How Much Does Rock Climbing Chalk Cost?

Closeup view of rock climber’s hand gripping hold on natural cliff.

With most climbing gear being on the more expensive side, you may be thinking it will be the same for chalk. However, chalk is usually pretty moderately priced- depending on who you buy it from.

The price of rock climbing chalk varies from $9 to $35, with most brands charging $10 to $15. The three main kinds of chalk are liquid chalk, loose chalk, and chalk balls. On average, liquid chalk costs $15-$20 per bottle, loose chalk costs $12-$20 per 100-300 grams, and chalk balls cost $5-$10.

As we dive deeper into these prices, you will learn more about the different types of chalk which will help you understand which one is best for your needs and budget.

Uses for Climbing Chalk

The main purpose of rock climbing chalk is to dry sweat and increase the friction between the climber’s hands and the rock. This helps climbers have an easier time gripping holds, even if it is later in the day and their hands have started to sweat. Most climbers bring chalk with them on routes by putting it in a chalk bag that connects to their harness or waist.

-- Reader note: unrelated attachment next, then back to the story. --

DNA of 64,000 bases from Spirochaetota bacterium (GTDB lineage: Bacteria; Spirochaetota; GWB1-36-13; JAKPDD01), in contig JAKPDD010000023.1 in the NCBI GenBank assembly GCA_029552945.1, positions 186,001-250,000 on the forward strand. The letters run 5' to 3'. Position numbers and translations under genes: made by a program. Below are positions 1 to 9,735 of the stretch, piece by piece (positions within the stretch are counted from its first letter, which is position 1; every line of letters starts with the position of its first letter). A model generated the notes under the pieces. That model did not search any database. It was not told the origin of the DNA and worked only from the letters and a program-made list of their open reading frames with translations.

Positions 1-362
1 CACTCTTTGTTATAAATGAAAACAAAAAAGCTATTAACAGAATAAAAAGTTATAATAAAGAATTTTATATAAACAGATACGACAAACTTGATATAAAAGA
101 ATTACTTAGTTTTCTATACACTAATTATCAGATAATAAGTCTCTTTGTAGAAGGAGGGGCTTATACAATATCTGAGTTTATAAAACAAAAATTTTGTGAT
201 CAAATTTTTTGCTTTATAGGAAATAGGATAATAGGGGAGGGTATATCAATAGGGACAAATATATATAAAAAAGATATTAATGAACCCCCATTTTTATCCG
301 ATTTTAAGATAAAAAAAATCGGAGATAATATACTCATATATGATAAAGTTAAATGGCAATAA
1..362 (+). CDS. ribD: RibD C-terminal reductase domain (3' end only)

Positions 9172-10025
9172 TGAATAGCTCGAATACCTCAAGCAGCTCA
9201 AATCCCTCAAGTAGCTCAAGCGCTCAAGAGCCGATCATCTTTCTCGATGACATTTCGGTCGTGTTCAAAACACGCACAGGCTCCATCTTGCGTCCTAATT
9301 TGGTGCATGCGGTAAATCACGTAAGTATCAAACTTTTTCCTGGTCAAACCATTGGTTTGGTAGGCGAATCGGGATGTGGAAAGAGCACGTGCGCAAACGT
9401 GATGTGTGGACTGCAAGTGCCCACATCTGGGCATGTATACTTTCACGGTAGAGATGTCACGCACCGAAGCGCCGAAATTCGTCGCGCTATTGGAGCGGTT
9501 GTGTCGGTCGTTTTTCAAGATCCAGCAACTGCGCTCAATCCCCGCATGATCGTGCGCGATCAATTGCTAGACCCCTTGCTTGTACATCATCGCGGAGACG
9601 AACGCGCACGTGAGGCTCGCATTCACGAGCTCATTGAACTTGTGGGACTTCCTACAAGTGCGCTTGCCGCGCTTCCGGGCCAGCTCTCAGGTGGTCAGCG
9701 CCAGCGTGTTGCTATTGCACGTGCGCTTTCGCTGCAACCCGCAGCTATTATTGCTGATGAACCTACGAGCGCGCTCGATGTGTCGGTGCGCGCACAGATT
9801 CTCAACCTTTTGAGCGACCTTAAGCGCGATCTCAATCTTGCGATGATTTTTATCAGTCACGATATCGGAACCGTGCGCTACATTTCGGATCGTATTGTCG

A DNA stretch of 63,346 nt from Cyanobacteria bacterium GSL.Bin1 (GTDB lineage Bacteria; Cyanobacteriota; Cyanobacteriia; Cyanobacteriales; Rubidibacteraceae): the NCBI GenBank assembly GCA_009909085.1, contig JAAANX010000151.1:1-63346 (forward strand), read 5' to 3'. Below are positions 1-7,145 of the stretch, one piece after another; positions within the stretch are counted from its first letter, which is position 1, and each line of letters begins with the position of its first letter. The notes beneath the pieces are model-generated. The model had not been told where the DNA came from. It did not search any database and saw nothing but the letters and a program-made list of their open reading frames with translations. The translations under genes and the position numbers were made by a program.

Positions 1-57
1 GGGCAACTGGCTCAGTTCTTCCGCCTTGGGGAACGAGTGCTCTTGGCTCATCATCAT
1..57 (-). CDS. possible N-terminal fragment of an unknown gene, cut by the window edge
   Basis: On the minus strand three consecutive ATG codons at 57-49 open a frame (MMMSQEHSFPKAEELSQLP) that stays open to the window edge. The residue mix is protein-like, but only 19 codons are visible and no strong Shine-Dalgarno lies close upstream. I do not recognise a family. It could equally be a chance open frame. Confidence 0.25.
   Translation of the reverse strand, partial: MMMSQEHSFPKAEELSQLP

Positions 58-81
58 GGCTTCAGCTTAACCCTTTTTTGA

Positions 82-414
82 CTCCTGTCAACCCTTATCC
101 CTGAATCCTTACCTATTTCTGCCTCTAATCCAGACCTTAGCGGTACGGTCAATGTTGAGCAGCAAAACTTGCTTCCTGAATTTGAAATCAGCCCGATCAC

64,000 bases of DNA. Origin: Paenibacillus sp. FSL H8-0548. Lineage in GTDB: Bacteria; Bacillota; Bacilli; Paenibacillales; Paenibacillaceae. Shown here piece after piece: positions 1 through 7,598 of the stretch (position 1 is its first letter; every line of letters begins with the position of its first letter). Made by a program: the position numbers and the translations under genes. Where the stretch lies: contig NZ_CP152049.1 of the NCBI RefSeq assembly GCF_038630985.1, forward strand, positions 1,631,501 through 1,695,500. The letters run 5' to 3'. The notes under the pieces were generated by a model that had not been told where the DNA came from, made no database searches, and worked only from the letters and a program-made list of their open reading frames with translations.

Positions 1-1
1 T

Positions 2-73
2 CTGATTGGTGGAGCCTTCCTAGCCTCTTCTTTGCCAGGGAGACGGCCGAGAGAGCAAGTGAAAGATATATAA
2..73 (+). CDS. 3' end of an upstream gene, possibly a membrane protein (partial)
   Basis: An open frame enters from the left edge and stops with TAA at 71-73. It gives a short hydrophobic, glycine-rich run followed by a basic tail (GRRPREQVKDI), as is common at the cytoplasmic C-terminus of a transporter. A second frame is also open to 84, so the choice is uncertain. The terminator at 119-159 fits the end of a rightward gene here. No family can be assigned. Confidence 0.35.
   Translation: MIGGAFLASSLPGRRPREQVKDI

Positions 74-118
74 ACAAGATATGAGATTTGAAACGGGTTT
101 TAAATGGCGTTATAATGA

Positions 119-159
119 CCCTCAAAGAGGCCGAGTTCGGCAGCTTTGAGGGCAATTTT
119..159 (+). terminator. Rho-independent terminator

Most kinds of athletic chalk, such as those used by climbers, gymnasts and weight lifters are made out of the same ingredient- magnesium carbonate. This means that although they are often marketed to different groups, you can use them interchangeably without any huge difference in performance. The only difference is that some climbing companies add other ingredients such as Upsalite so that the chalk absorbs even more moisture.

Man climbing on wall. Rock-climbing. Climbing icon. Climbing background.

Different Types of Chalk

Liquid Chalk

Liquid chalk is a mixture of rubbing alcohol and normal climbing chalk that creates a lotion-like liquid. Since it is in this liquid form, it creates less of a mess than loose chalk but isn’t super practical to use mid-climb, as you need to use two hands to apply it. Liquid chalk takes some getting used to, so it is generally not recommended for beginners.